Bedford named AD
NHS baseball coach adds to responsibilities
The saying goes that what goes around often comes around. In Jason Bedford’s case, the “come around” part came when he took over the athletic director position at Newark High School.
The “goes around” part happened last year, when then-football head coach Barry Zehnder tried to convince Bedford to apply for the athletic director position vacated by Dan Deppe. Bedford mulled it over but ultimately decided not to apply due to his other additional school responsibilities, including his role as baseball head coach. Zehnder ended up applying for and getting the job. In December, Zehnder resigned that job and his football coaching position to head to Middletown High School.
“Barry did a very good job of convincing me that it should at least be something that I should consider,” Bedford recalled. “I supported him in applying and assisting him whenever he needed it, and I was able to gain some insight into the job and felt that if it presented itself again, I would definitely apply.”
Bedford did apply and was appointed athletic director before the Christmas holiday.
“Having a seat at the ‘decision table’ and having my voice heard in front of the people making decisions is the most attractive [part of the position],” Bedford explained.
Bedford took the job with the understanding he could continue to coach baseball, a position he took over last season after serving two years as the team’s co-head coach alongside Joe DeGregory.
“Baseball is my passion and what I look forward to at the beginning of the school year,” Bedford said. “This position as athletic director is demanding and will interfere in ways, but baseball allows me to still compete, and ultimately that is where my passion is.”
Bedford’s first task is to hire a new football head coach, a process that often receives more public attention than other coaching hires.
“The football position is absolutely my first big task and it’s my number one priority as we speak,” Bedford said. “The position has closed, and there are quite a few resumes to get through and interviews to conduct, which I am excited for. We are currently in the initial stage of gathering a committee to assist in the hiring process. I do hope to have a decision from the committee within the next few weeks.”
While that process continues, so does the discussion over the lights at Hoffman Stadium. The old lights were removed last spring due to structural issues, and the district rented temporary lights to use for football games this past fall.
Bedford is expecting an update from district facilities personnel within the next few weeks and that will determine what, if any, steps Newark High will take.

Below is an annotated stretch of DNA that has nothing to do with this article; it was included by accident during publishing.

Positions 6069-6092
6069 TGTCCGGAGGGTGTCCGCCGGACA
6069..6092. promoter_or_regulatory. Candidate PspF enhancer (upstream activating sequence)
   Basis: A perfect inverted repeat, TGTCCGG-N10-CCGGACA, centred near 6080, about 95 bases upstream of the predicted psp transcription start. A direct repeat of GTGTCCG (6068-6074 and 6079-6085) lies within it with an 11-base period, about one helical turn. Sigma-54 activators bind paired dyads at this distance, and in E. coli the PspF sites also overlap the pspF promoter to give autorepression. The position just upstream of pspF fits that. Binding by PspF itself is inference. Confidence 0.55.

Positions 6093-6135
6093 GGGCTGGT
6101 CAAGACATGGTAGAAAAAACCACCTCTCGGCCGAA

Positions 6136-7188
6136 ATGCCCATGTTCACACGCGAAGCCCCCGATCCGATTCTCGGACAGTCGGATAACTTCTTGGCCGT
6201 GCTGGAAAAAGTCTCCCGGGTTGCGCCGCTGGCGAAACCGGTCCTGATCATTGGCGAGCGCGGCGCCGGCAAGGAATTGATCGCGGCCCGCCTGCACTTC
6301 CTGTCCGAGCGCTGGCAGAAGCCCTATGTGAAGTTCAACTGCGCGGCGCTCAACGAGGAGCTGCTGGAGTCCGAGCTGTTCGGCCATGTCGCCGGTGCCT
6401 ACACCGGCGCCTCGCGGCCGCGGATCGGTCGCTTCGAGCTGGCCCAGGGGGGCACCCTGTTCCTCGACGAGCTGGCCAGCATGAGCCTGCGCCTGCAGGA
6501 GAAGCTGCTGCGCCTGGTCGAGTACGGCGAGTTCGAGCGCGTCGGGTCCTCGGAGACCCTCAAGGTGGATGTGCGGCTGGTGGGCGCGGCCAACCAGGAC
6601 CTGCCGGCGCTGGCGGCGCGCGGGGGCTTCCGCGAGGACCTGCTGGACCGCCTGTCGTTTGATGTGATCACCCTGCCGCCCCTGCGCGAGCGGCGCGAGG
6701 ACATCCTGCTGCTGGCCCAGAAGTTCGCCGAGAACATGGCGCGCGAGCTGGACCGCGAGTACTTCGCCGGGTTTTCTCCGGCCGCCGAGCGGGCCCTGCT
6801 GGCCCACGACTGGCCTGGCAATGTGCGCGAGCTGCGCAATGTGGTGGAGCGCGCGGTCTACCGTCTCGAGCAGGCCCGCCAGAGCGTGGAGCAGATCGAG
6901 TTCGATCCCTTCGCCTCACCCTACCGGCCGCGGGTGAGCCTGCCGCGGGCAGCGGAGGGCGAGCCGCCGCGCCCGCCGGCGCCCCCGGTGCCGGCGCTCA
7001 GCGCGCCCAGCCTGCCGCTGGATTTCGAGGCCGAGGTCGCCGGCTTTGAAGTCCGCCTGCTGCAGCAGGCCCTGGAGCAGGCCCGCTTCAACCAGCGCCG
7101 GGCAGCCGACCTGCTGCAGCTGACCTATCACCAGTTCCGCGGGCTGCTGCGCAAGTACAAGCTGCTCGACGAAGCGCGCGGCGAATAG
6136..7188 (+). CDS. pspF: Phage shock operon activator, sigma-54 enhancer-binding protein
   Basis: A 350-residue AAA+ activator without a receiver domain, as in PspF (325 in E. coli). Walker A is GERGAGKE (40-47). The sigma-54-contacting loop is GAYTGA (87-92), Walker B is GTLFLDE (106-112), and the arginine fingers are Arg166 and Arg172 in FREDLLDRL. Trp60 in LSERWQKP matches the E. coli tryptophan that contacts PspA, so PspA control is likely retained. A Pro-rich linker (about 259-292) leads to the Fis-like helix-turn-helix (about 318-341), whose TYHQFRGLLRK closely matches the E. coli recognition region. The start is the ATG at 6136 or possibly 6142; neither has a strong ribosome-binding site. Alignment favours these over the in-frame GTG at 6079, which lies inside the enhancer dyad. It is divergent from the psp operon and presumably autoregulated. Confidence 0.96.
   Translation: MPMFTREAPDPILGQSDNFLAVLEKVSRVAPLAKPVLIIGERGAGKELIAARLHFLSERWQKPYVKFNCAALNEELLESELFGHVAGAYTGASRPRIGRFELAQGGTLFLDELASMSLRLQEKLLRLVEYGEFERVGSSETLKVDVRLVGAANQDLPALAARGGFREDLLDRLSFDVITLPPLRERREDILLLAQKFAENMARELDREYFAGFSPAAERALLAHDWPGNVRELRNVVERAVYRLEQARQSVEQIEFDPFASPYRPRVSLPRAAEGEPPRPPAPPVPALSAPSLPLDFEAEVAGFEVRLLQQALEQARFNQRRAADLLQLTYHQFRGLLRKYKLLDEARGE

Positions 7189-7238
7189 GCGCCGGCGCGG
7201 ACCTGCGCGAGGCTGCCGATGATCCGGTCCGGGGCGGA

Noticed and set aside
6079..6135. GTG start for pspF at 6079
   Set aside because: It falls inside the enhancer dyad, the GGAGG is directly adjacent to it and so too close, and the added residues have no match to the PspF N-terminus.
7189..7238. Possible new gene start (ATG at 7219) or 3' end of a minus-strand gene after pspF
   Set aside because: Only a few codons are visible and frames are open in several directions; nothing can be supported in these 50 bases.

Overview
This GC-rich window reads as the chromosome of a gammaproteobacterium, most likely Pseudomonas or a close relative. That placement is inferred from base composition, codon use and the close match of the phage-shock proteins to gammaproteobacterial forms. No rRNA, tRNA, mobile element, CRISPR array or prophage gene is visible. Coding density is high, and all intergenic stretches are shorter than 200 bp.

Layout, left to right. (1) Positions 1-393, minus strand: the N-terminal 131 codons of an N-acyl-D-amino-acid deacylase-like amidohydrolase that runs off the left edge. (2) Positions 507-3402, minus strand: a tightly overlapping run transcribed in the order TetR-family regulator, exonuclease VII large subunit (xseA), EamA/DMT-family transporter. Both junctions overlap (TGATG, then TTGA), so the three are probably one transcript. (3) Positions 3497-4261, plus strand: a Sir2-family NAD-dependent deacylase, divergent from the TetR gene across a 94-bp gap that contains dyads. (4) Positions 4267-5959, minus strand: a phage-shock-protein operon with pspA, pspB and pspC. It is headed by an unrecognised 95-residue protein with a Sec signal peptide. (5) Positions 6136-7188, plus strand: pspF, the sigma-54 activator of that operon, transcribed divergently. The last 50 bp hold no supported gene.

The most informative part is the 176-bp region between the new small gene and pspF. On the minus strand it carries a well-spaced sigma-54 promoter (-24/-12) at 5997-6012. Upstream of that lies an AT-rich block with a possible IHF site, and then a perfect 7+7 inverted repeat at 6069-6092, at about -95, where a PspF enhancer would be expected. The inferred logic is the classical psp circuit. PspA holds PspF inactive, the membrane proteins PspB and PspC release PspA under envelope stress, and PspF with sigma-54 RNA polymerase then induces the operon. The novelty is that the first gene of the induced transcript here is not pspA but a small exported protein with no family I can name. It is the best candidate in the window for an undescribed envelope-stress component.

“From what I have gathered so far, this is going to be more of a district initiative than just a school one,” he said. “But there is still pressure on myself and whoever the next football coach is to help sell it to the community and show how important those lights were to not only Newark High School football, but to the City of Newark residents as well as all of the school community, including both past and present students, and ultimately to the future high school students.”
Bedford is also tasked with guiding the athletic teams through the process of moving to Flight B in the Blue Hen Conference and into Division II for many sports.
“As an alum, I am sad to see that we have fallen into the Division II status for sports, but I do understand that with [school] choice and more options for students to consider for their high school, I can understand it and digest it a little easier than others,” Bedford explained. “I do think it can benefit our sports programs and maybe help add some confidence to our athletes, even if the status of Newark High School has changed to Division II.”
Once the dust settles on those issues, Bedford can then start thinking about other ways he can influence the athletic department. In some cases, it will be continuing traditions, while in others, he has the opportunity to put the ideas he has on paper into action.
“I am so full of ideas, I get on my own nerves trying to find a piece of paper to write them down so I don’t forget about them,” he joked. “But something that I want to continue to push is the tradition of Newark High School and preserving the history of it. I thought Barry did a fantastic job of keeping the community involved and showing just how impor tant tradition is to not only the current student-athletes, but also to the alumni.
One thing he looks forward to is finding ways to expose younger kids to the Newark High sports tradition.
“I remember playing youth football games at Newark High and it being a big deal to me and my friends. It was natural to come here,” he said. “But now there are more schools to choose from, and I just want Newark to be a part of that discussion with their families as a place to send their child.”
Bedford’s ideas also include hosting tournaments for travel teams for all sports, hoping that it will continue to develop Newark High as a place of community and provide an opportunity to put the school’s athletic history on display.
“The idea is that maybe kids will want to help us continue that tradition when it’s time to make a decision about high school,” Bedford said.
Bedford is starting with a full plate of issues to resolve and decisions to make, all while trying to return Newark High athletics back to the proud tradition it once boasted.
“Hopefully with our move into Division II with our sister schools [Christiana and Glasgow], we will be able to build this great school back to what it was when it comes to athletics,” he said. “If I do nothing else for Newark High School, I want to preserve the great history here and remind the community and the alumni of Newark High that it all still matters. This role is very exciting to me.”